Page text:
There are two problems, though, with Obama’s analysis. The first is that the only corrective for “false equivalence” is a more ideological press, which presents issues from unapologetic (and admitted) liberal and conservative viewpoints. That’s where we are today and, while there’s plenty of chaff as a result, I’m inclined to think it’s far preferable to an overwhelmingly liberal media trying to create the illusion of objectivity. But that’s not what Obama wants. He’s clearly longing for the days when ‘media’ was a de facto singular noun and those who disagreed with him would have been pilloried as unreasonable without much push back.

The second problem is that Obama himself ascended to office on the basis of little more than ‘false equivalance’. If you’d like to give your brain the equivalent of diabetic shock, go back and read his treacly 2006 best-seller, “The Audacity of Hope,” where nearly every issue discussed is framed with a “on-the-one-hand, on-the-other-hand” device (he’s sandbagging you, of course — every question is resolved, ostensibly by inches, in favor of liberalism.)

So do I think Barack Obama knows bad writing? Yes. Because he’s practiced it.

July 26th, 2012 at 5:18 pm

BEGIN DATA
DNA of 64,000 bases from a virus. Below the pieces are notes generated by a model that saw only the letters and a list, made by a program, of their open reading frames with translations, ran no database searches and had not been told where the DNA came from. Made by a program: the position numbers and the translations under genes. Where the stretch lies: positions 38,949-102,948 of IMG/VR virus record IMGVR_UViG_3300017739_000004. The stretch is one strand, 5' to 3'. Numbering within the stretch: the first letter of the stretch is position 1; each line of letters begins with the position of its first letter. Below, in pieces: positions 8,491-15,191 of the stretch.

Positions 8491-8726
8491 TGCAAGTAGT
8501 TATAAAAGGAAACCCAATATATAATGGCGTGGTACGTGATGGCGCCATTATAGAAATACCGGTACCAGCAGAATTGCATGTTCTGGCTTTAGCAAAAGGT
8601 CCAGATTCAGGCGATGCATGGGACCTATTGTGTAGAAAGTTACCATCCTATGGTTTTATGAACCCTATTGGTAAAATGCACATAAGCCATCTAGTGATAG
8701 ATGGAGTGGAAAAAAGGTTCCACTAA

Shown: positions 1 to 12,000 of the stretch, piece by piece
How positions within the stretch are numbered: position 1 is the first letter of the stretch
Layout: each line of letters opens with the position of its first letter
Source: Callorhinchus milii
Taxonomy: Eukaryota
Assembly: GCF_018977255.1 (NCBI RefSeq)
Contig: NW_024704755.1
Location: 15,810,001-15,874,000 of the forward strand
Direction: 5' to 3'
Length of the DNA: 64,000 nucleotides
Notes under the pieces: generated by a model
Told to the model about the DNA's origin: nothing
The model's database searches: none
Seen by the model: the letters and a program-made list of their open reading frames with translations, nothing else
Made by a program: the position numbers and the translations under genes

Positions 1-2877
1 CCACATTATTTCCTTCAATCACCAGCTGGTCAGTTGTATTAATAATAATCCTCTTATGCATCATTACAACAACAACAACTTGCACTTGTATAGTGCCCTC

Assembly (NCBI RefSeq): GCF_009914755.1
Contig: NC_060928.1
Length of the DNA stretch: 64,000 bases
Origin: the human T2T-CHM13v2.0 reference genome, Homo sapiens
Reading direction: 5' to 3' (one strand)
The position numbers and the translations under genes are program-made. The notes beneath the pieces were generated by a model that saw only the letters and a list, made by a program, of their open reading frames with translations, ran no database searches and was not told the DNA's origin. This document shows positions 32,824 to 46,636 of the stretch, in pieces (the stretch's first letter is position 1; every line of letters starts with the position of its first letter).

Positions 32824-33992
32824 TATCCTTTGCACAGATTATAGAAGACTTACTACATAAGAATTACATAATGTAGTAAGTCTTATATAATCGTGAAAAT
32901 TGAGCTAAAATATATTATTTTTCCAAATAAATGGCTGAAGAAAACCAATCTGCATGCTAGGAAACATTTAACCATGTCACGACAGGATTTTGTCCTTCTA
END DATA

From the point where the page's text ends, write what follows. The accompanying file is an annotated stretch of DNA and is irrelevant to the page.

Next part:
Gail Collins: Moron
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I have a working theory to explain the existence of pundits like the New York Times’ Gail Collins, self-parodists who find themselves incapable of escaping the intellectual shallows of liberalism: they must all be secretly financed by a group of wealthy conservatives who regard providing endless fodder for bloggers on the right to be a form of public service.

In Collins’ newest dispatch from the outskirts of sentience, she travels to Williston, North Dakota, a sort of 21st century boomtown where unemployment hovers around one percent thanks to the huge oil reserves now accessible from the Bakken formation.

The reality of the economic dynamism in Williston is so painfully clear that Collins is forced to present it in a fairly positive light, though that doesn’t keep her from some of the reflexive sneering of a Manhattan imperialist (she sniffs that there’s a Wal-Mart instead of an adequate mall and that “The most ambitious restaurants would be classified under the heading of ‘casual dining.’).